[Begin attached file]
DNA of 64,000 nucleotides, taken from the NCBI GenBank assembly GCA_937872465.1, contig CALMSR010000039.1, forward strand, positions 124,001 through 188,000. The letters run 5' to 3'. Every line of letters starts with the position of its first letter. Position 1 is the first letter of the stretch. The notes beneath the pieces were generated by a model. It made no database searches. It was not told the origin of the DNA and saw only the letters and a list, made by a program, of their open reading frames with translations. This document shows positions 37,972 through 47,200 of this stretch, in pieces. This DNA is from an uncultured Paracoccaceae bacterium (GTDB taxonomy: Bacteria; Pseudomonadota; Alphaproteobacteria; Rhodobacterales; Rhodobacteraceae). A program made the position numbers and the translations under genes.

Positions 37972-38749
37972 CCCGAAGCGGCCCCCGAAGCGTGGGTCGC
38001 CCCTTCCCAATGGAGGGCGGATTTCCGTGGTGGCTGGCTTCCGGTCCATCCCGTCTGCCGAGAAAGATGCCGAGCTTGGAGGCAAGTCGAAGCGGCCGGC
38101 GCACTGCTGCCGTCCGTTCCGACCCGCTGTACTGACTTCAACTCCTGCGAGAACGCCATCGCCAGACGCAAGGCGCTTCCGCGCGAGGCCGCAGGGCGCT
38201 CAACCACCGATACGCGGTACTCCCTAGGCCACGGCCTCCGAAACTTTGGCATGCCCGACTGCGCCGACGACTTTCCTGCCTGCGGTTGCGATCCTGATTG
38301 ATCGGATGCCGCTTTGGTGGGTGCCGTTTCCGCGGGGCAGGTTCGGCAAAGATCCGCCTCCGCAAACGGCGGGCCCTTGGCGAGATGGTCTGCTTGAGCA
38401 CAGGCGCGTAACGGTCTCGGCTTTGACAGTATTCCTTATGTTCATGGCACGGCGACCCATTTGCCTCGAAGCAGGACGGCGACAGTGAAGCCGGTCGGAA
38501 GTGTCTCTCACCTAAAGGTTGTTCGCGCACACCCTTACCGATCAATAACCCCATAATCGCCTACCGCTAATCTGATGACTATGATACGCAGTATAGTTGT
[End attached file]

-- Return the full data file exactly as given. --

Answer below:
DNA of 64,000 nucleotides, taken from the NCBI GenBank assembly GCA_937872465.1, contig CALMSR010000039.1, forward strand, positions 124,001 through 188,000. The letters run 5' to 3'. Every line of letters starts with the position of its first letter. Position 1 is the first letter of the stretch. The notes beneath the pieces were generated by a model. It made no database searches. It was not told the origin of the DNA and saw only the letters and a list, made by a program, of their open reading frames with translations. This document shows positions 37,972 through 47,200 of this stretch, in pieces. This DNA is from an uncultured Paracoccaceae bacterium (GTDB taxonomy: Bacteria; Pseudomonadota; Alphaproteobacteria; Rhodobacterales; Rhodobacteraceae). A program made the position numbers and the translations under genes.

Positions 37972-38749
37972 CCCGAAGCGGCCCCCGAAGCGTGGGTCGC
38001 CCCTTCCCAATGGAGGGCGGATTTCCGTGGTGGCTGGCTTCCGGTCCATCCCGTCTGCCGAGAAAGATGCCGAGCTTGGAGGCAAGTCGAAGCGGCCGGC
38101 GCACTGCTGCCGTCCGTTCCGACCCGCTGTACTGACTTCAACTCCTGCGAGAACGCCATCGCCAGACGCAAGGCGCTTCCGCGCGAGGCCGCAGGGCGCT
38201 CAACCACCGATACGCGGTACTCCCTAGGCCACGGCCTCCGAAACTTTGGCATGCCCGACTGCGCCGACGACTTTCCTGCCTGCGGTTGCGATCCTGATTG
38301 ATCGGATGCCGCTTTGGTGGGTGCCGTTTCCGCGGGGCAGGTTCGGCAAAGATCCGCCTCCGCAAACGGCGGGCCCTTGGCGAGATGGTCTGCTTGAGCA
38401 CAGGCGCGTAACGGTCTCGGCTTTGACAGTATTCCTTATGTTCATGGCACGGCGACCCATTTGCCTCGAAGCAGGACGGCGACAGTGAAGCCGGTCGGAA
38501 GTGTCTCTCACCTAAAGGTTGTTCGCGCACACCCTTACCGATCAATAACCCCATAATCGCCTACCGCTAATCTGATGACTATGATACGCAGTATAGTTGT